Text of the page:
Dozens of artisan cheese makers from the United States are currently eyeing their best wheels, chunks and wedges in anticipation of entering the 2011 World Cheese Awards, to be held this fall in Birmingham, England. The U.S. Dairy Export Council (USDEC) is doing its part to encourage stateside participation by sponsoring a trophy for the “Best U.S. Cow’s Milk Cheese,” a special recognition for the top-placing American cheese. USDEC sponsorship, supported by U.S. dairy producers through their checkoff program, along with other USDEC market development programs and activities, help drive global demand for U.S. cheese and other dairy products by enhancing the quality image of U.S. supply in overseas markets.

“When artisan cheesemakers bring home gold medals it provides a halo effect on the reputation of our cheese industry,” says Angélique Hollister, director of cheese and manufactured products, USDEC. “That provides a boost to the efforts of all U.S. cheesemakers who are engaged in the global market.”

Industry-wide, U.S. cheese exports continue to grow. In the first seven months of 2011, overseas cheese sales were up 41 percent from last year, with sales representing 5 percent of U.S. cheese production, providing profitable outlets for U.S. dairy producers and cheese makers alike.

At this year’s contest, U.S. contenders will be pitted against offerings from artisans around the globe on Nov. 23 in a competitive judging at the BBC Good Food Show Winter. The deadline for entering is Oct. 14, but cheeses will be shipped in early November.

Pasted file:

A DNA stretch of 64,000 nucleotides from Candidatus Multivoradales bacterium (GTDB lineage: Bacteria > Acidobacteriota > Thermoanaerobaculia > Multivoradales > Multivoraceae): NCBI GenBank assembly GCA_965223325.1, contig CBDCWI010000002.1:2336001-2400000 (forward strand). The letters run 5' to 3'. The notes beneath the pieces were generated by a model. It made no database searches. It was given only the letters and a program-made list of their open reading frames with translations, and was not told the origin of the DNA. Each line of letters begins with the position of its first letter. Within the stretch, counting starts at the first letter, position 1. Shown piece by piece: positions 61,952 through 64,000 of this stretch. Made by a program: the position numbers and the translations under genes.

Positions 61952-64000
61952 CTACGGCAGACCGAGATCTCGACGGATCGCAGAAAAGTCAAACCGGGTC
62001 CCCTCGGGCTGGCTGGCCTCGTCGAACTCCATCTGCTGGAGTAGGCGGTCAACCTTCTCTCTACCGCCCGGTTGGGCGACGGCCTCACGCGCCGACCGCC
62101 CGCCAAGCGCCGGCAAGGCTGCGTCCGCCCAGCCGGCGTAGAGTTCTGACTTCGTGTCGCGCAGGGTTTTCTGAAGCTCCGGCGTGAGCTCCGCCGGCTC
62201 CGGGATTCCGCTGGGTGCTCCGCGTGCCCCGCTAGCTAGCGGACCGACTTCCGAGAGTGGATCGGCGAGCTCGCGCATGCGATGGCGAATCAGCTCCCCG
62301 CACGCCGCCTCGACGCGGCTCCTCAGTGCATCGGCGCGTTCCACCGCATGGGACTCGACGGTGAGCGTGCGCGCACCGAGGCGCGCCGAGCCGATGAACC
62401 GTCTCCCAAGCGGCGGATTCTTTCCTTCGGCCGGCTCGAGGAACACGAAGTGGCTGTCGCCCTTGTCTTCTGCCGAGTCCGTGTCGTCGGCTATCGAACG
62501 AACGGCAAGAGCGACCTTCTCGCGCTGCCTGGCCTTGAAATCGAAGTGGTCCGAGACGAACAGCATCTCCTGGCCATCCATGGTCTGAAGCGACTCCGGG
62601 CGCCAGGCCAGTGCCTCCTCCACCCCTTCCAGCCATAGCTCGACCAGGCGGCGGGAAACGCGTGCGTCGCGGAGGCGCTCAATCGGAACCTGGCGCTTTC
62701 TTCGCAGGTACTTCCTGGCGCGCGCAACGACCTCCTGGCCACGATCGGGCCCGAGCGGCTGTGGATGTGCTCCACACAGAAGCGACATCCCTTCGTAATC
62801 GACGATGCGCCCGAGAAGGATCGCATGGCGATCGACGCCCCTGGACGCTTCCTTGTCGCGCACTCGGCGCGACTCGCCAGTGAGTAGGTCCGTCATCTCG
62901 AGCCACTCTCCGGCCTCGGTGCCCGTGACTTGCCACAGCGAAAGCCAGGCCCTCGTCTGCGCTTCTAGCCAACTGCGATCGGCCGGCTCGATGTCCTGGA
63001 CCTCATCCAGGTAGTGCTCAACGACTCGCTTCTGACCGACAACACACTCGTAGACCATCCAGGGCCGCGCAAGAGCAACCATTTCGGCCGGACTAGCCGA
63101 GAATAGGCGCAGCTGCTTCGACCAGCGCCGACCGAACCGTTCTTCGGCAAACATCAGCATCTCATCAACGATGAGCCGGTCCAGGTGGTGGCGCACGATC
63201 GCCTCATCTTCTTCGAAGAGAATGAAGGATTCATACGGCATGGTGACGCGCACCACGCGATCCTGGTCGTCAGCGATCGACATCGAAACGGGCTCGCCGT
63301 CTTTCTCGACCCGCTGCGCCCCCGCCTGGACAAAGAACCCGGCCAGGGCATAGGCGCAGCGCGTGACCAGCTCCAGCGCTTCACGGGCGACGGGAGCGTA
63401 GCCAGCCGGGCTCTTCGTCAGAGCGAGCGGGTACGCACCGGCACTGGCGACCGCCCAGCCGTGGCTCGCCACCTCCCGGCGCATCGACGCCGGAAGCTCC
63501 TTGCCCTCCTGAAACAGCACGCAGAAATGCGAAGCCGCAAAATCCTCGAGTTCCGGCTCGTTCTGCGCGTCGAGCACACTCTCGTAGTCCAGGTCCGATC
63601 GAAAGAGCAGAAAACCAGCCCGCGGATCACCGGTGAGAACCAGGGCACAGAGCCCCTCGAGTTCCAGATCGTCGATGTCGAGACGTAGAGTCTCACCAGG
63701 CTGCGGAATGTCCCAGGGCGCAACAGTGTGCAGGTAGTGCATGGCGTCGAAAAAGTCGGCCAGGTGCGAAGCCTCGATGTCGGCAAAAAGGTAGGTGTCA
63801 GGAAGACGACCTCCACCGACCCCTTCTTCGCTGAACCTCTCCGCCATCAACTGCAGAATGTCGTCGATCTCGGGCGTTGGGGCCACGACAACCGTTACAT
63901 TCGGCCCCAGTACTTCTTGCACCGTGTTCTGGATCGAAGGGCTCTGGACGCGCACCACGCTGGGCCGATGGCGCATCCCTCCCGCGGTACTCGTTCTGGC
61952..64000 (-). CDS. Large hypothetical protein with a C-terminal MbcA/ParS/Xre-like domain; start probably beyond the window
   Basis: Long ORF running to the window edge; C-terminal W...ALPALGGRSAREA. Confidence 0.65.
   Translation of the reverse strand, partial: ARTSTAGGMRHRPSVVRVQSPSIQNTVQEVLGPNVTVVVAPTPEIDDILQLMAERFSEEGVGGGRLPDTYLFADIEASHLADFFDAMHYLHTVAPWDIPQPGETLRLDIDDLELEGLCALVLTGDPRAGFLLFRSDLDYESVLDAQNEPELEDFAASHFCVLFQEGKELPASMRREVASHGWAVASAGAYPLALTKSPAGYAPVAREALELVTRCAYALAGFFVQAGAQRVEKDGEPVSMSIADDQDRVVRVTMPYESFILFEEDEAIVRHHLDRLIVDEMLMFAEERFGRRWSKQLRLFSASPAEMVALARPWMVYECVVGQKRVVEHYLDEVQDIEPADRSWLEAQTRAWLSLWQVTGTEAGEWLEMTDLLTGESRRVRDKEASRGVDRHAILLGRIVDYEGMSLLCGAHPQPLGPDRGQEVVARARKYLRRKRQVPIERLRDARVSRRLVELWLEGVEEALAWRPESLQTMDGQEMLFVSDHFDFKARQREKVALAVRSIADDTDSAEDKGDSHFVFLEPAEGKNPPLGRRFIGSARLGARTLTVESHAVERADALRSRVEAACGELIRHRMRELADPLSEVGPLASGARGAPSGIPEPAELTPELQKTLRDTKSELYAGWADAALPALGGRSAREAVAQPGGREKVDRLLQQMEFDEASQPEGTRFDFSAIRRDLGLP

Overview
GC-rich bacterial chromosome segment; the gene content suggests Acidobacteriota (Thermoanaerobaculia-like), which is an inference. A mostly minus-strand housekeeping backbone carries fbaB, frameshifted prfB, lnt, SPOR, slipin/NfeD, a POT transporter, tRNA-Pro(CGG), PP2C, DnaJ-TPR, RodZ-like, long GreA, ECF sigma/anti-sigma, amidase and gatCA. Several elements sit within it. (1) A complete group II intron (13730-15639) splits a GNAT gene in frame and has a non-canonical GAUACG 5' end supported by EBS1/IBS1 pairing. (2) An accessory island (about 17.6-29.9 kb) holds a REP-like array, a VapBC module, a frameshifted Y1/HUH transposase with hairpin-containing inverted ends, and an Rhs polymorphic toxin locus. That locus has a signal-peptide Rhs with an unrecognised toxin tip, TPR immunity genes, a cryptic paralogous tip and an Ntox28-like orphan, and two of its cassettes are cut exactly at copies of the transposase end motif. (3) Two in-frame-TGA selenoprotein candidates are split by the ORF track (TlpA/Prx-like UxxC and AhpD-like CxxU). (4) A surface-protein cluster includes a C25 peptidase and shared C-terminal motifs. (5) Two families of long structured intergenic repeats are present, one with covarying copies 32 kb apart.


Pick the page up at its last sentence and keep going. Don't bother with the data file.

The 2010 competition drew more than 2,600 entries from around the globe, including 472 from 60 companies in the United States. Of those, 79 U.S. cheeses received awards, including 29 gold medals for best in category. Last year’s USDEC award recipient was Spring Brook Farm Tarentaise, a “Vermont Alpine cheese” that achieved the distinction by advancing to the Super Gold final round of judging along with 46 other world-class cheeses.

Last year’s success continued a trend that started more than a decade ago when U.S. entrants like Vella Dry Jack began taking top honors. U.S. cheese makers now score well in a variety of categories, often equaling or besting competitors from countries where specific cheese styles are rooted in centuries-old tradition. For example, in the 2010 class for extra mature traditional Cheddar, Fiscalini Cheese Co. from California and Grafton Cheese Co. from Vermont both shared medal honors with Quickes Traditional Ltd., of Exeter, one of the most respected Cheddar makers in England.

Now running for 20 years, the BBC Good Food Show attracts thousands of visitors for what is considered the ultimate food-lovers single-day event in the U.K. Last year’s event drew 89,000 visitors.

The entry cost for one cheese is $47. U.S. cheese makers need only fill out an online entry form, pay the entry fee and get the cheese sample to the appointed consolidator in the United States. Event organizers then cover the cost of shipping from the point of consolidation to the U.K. The online entry form can be found at

Sponsorship of the World Cheese Awards is one of many export marketing activities conducted each year by the dairy checkoff-funded USDEC. In 2011, for example, the organization held numerous trade missions and seminars that brought together U.S. suppliers and overseas buyers to continually expand markets for U.S. cheese and ingredients.

Source: U.S. Dairy Export Council